Distributed computing and parallelism are key strategies for decreasing training times and handling the extensive data involved in large-scale AI models, and both demand specific hardware and software. The main distinction between distributed computing and parallelism lies in their scope and implementation.
Parallelism speeds up data processing by simultaneously performing multiple tasks on the dataset. This includes:
- Data parallelism: Multiple sets of data are processed simultaneously.
- Model parallelism: Different parts of the model are processed on different machines, which is often essential in large-scale model training as scaling up resources on a single host is not feasible.
- Pipeline parallelism: Different stages of the model are distributed across multiple processors for simultaneous processing.
Parallelism can occur both within a single machine and across multiple machines.
Distributed computing, on the other hand, refers to the use of multiple machines—a network of interconnected computers or a cluster—to handle and analyze large amounts of data. It’s a type of horizontal scaling that works by increasing the overall capacity of the training hardware, allowing for bigger datasets than those that can be handled by a single machine.
Each machine trains a portion of the model or a subset of the data, completing the task faster than a single machine could. The results from each machine are aggregated to form the final output.
In large-scale AI model training, distributed computing and parallelism often work in tandem. Distributed computing serves as the outer layer of the training structure, processing vast datasets by expanding the hardware’s capacity. Parallelism serves as its inner layer, enhancing the efficiency within this expanded setup.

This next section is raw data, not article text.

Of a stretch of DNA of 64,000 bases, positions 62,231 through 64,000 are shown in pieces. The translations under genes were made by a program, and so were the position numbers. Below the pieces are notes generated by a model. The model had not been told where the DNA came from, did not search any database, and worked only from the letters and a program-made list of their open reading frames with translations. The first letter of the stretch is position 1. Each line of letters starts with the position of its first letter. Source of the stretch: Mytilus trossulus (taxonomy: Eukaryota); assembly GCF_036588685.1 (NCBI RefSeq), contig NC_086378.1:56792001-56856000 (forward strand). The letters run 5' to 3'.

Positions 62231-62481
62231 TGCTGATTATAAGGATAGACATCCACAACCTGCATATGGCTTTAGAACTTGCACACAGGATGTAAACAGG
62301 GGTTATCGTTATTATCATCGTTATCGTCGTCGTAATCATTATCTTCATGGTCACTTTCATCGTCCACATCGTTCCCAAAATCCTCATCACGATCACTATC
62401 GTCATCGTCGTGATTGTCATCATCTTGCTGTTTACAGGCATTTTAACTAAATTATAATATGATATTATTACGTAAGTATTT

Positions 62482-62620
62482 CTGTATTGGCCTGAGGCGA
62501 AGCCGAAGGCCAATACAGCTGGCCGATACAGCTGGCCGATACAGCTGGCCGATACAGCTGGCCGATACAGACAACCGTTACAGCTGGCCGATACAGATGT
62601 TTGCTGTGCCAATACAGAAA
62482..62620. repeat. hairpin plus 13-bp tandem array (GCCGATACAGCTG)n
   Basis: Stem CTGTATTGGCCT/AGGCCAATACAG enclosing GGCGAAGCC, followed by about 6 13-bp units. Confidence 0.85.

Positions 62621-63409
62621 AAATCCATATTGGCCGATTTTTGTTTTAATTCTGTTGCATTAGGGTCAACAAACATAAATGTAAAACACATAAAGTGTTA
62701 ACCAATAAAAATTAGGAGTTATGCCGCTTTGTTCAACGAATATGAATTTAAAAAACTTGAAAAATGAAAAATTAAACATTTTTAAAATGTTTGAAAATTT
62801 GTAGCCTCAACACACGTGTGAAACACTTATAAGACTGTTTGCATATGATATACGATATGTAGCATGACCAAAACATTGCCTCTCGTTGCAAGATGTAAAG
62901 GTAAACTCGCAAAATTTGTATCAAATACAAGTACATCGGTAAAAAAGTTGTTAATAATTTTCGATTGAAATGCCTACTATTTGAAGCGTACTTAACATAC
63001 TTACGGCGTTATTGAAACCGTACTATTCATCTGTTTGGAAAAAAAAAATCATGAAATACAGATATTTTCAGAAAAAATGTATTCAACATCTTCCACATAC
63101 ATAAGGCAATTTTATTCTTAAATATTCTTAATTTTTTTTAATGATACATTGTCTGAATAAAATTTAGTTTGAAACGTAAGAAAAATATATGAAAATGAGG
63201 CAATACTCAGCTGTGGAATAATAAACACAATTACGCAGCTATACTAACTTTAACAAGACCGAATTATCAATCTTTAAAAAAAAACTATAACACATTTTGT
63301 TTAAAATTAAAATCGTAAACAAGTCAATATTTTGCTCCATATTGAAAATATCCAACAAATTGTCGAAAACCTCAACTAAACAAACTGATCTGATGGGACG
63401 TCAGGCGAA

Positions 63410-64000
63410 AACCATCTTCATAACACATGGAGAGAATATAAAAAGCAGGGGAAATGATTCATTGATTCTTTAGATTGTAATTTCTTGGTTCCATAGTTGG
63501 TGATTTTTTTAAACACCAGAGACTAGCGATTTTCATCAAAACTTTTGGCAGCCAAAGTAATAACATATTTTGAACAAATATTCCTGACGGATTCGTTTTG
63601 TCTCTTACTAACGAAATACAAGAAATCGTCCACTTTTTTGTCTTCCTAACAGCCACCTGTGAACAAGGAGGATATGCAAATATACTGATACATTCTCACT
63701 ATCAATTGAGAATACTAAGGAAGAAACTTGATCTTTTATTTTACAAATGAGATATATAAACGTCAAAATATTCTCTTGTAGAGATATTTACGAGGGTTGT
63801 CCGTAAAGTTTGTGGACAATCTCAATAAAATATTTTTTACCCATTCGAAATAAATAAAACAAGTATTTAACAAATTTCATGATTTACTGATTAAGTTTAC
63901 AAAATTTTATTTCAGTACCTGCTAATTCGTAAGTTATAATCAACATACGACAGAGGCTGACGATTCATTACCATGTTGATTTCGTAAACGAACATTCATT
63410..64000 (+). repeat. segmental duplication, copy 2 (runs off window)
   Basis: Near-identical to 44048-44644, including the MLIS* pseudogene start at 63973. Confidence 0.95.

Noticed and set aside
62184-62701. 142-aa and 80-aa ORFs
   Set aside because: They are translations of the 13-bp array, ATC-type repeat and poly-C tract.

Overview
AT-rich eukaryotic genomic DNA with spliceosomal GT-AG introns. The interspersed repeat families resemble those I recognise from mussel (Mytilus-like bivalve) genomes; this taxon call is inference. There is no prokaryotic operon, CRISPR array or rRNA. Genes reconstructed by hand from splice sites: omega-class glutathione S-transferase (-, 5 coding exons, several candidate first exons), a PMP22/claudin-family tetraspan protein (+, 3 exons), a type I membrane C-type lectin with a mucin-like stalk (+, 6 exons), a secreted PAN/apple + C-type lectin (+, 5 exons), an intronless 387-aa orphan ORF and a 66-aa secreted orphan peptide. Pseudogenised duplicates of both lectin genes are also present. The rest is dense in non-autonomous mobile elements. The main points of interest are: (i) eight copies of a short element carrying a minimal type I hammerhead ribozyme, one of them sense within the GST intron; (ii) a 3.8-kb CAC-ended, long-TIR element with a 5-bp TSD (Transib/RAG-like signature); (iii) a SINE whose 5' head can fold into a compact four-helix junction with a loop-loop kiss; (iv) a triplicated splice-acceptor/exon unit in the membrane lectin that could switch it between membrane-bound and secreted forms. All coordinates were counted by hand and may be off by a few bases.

GPUs (graphics processing units) have a high throughput meaning they can process a large volume of data simultaneously. This makes them a favorite hardware choice for performing many operations in parallel, making them suitable for the iterative and complex calculations AI training demands. IPUs (Intelligence Processing Units) are emerging as an efficient alternative for specific AI computations, offering optimization for particular types of AI workloads. Gcore’s AI Infrastructure, which includes offerings like the NVIDIA A100 and H100 GPUs, provides the necessary horsepower for training at scale.
For distributed computing, interconnected GPUs or IPUs work together in a cluster, handling large-scale AI models that would be impossible on a single machine. For parallelism, GPUs and IPUs all have numerous cores that are designed to support parallelism by executing multiple tasks simultaneously.
Efficient large-scale AI training is achieved throughthe combination of this advanced hardware alongside specialized software frameworks. These frameworks—such as TensorFlow and PyTorch—are designed to leverage the capabilities of GPUs and TPUs (tensor processing units,) optimizing parallel processing and managing large datasets effectively to maximize performance. They provide built-in distributed computing support and effective scheduling and load-balancing algorithms for efficient task distribution and processor utilization.
AI Infrastructure as a Service (IaaS) simplifies the software process by offering hardware that comes with software integrations already set up. Gcore’s GPUs, for example, are available equipped with dozens of popular frameworks and tools like TensorFlow, PyTorch, Keras, PaddlePaddle, and Hugging Face.
Training large-scale AI models typically follows a two-stage approach, just like regular AI model training. Initially, models are pretrained on general tasks to gain broad knowledge, using extensive, relevant datasets like internet text corpora for LLMs. They are then fine-tuned on smaller, task-specific datasets for specialized use cases. For example, a model could be fine-tuned on customer service interactions to train customer support chatbots.